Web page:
Despite being a 14-time French Open champion, Rafael Nadal is unseeded this year because his world ranking is No. 276. He’ll have to get past fourth-ranked Alexander Zverev in the opening round. Tertius Pickard/Associated Press

PARIS — Rafael Nadal is in the French Open field after all, and Thursday’s draw set up the 14-time champion for a challenging first-round matchup against No. 4 seed Alexander Zverev.

“That’s going to be hard but he is a warrior,” tournament director Amélie Mauresmo said. “Anything is possible with Rafa.”

This is expected to be Nadal’s last appearance at Roland Garros, and he had been coy about whether he would compete after two seasons of off-and-on action because of injuries, including a surgically repaired hip that forced him to miss his favorite tournament a year ago.

After a loss at the Italian Open this month, Nadal said he needed to think about whether to play in Paris. But the Spaniard, who turns 38 on June 3, has been practicing on the red clay at Roland Garros this week, and his name is officially in the bracket.

The French Open begins Sunday.

The Nadal-Zverev winner could be on a path toward a semifinal meeting against No. 1 seed and defending champion Novak Djokovic, whose opening opponent is French wild-card entry Pierre-Hugues Herbert.


The potential men’s quarterfinals are Djokovic against No. 7 Casper Ruud – who lost to Nadal in the 2022 final and to 24-time major champion Djokovic in the 2023 final – and Zverev or Nadal against No. 5 Daniil Medvedev in the top half of the bracket, and No. 2 Jannik Sinner against No. 8 Hubert Hurkacz, and No. 3 Carlos Alcaraz versus No. 6 Andrey Rublev in the bottom half.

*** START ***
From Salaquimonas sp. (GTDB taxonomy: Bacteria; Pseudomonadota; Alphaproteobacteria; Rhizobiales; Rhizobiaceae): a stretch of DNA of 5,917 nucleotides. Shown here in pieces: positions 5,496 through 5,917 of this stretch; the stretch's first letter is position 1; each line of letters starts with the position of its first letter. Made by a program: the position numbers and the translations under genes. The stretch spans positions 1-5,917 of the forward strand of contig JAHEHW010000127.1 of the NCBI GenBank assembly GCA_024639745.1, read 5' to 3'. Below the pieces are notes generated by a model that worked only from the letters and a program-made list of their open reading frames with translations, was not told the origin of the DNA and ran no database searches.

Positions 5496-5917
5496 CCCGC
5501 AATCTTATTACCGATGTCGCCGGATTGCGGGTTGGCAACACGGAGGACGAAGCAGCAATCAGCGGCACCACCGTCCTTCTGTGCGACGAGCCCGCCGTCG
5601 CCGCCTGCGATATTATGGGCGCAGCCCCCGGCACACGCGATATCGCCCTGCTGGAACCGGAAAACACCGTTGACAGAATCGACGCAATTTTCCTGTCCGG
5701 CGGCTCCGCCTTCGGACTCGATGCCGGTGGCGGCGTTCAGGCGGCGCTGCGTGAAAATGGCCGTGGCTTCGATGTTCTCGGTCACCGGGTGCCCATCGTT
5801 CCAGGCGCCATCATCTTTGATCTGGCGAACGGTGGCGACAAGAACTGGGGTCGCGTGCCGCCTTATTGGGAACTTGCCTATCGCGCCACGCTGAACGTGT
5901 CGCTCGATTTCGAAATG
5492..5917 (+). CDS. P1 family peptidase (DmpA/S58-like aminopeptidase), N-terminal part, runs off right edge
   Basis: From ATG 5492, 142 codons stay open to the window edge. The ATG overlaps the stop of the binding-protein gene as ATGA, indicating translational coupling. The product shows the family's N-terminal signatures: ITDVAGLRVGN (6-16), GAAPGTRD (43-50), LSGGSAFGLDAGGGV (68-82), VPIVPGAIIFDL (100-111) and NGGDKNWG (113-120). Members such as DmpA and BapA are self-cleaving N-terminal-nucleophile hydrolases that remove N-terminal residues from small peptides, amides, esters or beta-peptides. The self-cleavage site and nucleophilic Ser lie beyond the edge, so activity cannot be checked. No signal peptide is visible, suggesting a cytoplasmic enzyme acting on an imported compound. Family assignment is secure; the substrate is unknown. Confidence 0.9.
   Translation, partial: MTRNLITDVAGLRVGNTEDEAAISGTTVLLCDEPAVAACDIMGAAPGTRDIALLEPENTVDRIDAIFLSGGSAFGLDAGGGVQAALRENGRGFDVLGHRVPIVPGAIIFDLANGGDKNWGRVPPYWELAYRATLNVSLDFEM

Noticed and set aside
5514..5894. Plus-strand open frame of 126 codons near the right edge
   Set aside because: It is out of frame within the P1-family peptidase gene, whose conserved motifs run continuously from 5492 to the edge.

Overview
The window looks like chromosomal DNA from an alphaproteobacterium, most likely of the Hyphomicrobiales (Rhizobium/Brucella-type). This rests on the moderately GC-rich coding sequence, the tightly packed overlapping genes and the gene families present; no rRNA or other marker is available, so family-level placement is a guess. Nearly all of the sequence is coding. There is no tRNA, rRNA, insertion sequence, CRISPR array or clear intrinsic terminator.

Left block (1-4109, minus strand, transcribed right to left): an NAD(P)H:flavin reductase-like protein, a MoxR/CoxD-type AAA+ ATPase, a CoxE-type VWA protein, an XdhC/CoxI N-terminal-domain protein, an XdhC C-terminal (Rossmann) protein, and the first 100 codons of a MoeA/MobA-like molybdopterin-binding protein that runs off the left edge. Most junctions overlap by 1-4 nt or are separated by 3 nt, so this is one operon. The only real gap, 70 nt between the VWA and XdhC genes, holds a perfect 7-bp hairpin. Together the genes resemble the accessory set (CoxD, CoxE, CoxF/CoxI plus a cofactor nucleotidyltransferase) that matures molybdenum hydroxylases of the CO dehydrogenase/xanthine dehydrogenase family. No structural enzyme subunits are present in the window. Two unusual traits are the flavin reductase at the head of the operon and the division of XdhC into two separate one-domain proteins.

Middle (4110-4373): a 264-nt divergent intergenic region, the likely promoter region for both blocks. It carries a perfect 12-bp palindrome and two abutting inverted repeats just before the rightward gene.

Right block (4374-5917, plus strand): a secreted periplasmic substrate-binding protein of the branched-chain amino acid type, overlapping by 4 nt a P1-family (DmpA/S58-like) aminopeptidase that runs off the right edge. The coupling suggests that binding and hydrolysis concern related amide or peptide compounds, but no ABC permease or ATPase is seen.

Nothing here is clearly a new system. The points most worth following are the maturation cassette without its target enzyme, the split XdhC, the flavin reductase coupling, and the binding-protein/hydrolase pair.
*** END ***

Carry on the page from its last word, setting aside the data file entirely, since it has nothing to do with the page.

In the women’s draw, one intriguing semifinal could be No. 1 Iga Swiatek, who seeks a third straight French Open title, against No. 3 Coco Gauff, the reigning U.S. Open champion who lost to Swiatek in the Paris final two years ago.

“I’m starting to really feel at home here,” Swiatek said at the draw ceremony.

She will start off against someone who was in the qualifying rounds, and then could face four-time major champion and former No. 1 Naomi Osaka.

The possible women’s quarterfinals are Swiatek vs. No. 5 Marketa Vondrousova and Gauff vs. No. 8 Ons Jabeur in the top half, and No. 2 Aryna Sabalenka vs. No. 6 Maria Sakkari, and No. 4 Elena Rybakina vs. No. 7 Zheng Qinwen in the bottom half.

Despite all of the success Nadal has enjoyed at this event – his career record at Roland Garros is 112-3 – the French tennis federation decided not to go against its usual rules that follow the ATP and WTA rankings to determine seedings.


So the 22-time major champion’s inactivity-affected ranking of No. 276 left him unseeded – which meant Nadal could be selected in the computerized, random draw to face any opponent in the first round. His matchup against Zverev, the 2020 U.S. Open runner-up and Tokyo Olympic gold medalist, is a rematch of their 2022 French Open semifinal that ended when Zverev tore ligaments in his right ankle.

Zverev, a 27-year-old from Germany, enters Roland Garros as a serious contender for what would be his first major title, coming off a trophy at the Italian Open on clay.

He’s drawn attention lately for a serious matter away from tennis: A court proceeding is scheduled to begin next week in Germany related to accusations of physical abuse made by an ex-girlfriend. Zverev does not need to attend and has said he won’t.

Another high-profile first-round matchup pits a pair of three-time Grand Slam champions against each other: Andy Murray, who just turned 37, versus Stan Wawrinka, who is 39. Other intriguing matchups include Australian Open runner-up Zheng against popular French veteran Alizé Cornet, who has said she will retire after the French Open, and two-time major finalist Karolina Pliskova against No. 15 seed Elina Svitolina, a three-time Grand Slam semifinalist.

One expected withdrawal was announced Thursday: fifth-ranked Jessica Pegula, an American who has reached six major quarterfinals.

Only subscribers are eligible to post comments. Please subscribe or login first for digital access. Here’s why.

Use the form below to reset your password. When you've submitted your account email, we will send an email with a reset code.